E. Robert McDonald III, Oncology


Cambridge, Massachusetts, United States

Recent cancer genome sequencing efforts (e.g., TCGA) have provided an unprecedented amount of genomic data to help decipher the molecular underpinnings of cancer. However, these large scale projects have failed to reveal novel, recurrently mutated oncogenes that are clinically actionable. Instead, the large majority of newly-identified genetic lesions constitute tumor suppressors. Given that tumor suppressors cannot be targeted directly with current therapeutic strategies, we are focusing our efforts on the application of functional genomic screens towards the systematic identification of synthetic lethal cancer vulnerabilities. For these screens, we apply large scale pharmacological and RNA interference approaches across the Cancer Cell line Encyclopedia, which represents a thoroughly annotated collection of 1000 cancer cell lines. The extensive molecular characterization of the CCLE provides a powerful tool for the identification of novel associations uncovered by these loss-of-function screens.

Based on the current landscape of cancer, a re-dedication to classical oncogenes, such as Ras, is in order, as therapeutic options for these patients still remain limited. The lab focuses on indications that harbor frequent MAPK pathway alterations (e.g., colon, lung, skin, and pancreas) in order to study tissue-specific signaling and feedback mechanisms. All four of these indications are replete with cell line models (>50) that are representative of primary disease, based on expression, mutation, and CN profiles. The lab offers a unique opportunity to employ functional genomic screens to study basic signaling questions, but also those with therapeutic impact, including mechanisms of resistance to targeted agents.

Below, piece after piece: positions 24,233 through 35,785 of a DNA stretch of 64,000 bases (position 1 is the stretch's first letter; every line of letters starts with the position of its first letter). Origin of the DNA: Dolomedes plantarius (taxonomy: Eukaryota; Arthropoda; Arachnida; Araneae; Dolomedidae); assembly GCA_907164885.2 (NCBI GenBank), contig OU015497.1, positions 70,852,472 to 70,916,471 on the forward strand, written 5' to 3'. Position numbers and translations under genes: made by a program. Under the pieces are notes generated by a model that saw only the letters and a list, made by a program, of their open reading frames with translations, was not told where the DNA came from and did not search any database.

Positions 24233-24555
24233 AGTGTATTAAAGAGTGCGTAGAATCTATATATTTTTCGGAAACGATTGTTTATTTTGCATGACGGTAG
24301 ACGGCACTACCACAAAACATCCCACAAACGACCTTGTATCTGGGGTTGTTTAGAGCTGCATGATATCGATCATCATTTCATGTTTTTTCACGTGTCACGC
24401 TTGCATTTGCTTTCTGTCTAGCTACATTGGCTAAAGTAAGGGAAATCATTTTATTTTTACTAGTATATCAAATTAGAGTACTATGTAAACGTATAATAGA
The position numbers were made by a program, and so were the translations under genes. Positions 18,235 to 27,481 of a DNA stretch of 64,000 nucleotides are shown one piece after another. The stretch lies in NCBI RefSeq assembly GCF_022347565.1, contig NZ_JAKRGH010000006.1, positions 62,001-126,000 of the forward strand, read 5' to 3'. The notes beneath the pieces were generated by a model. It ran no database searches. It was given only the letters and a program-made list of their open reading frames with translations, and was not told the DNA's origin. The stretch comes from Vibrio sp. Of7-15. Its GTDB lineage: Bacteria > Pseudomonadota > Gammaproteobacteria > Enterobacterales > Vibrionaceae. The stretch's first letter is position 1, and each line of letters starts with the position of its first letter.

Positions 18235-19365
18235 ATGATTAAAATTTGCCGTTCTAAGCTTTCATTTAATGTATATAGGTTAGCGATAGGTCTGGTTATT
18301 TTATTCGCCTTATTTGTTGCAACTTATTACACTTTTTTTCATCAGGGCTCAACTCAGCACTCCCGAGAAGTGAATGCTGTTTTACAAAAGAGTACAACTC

Selected Publications

Global chromatin profiling reveals NSD2 mutations in pediatric acute lymphoblastic leukemia
Jaffe JD, Wang Y, Chan HM, Zhang J, Huether R, Kryukov GV, Bhnag HE, Taylor JE, Hu M, Englund, NP, Yan F, Wang Z, McDonald ER 3rd, Wei L, Ma J, Easton J, Yu Z, deBeaumont R, Gibaja V, Venkatesan K, Schlegel R, Sellers WR, Keen N, Caponigro G, Barretina J, Cooke VG, Mullighan C, Carr SA, Downing JR, Garraway LA, Stegmeier F
Nature Genetics 2013 Nov; 45(11):1386-91

A DNA damage response screen identifies RHINO, a 9-1-1 and TopBP1 interacting protein required for ATR signaling
Cotta-Ramusino C*, McDonald ER 3rd*, Hurov K, Sowa ME, Harper JW, Elledge SJ
Science 2011 Jun; 332(6035):1313-7. (*co-first authors)

Suppression of caspase-8 and -10-associated RING proteins results in sensitization to death ligands and inhibition of tumor cell growth
McDonald ER 3rd, El-Deiry WS
PNAS 2004 Apr; 101(16):6170-5.

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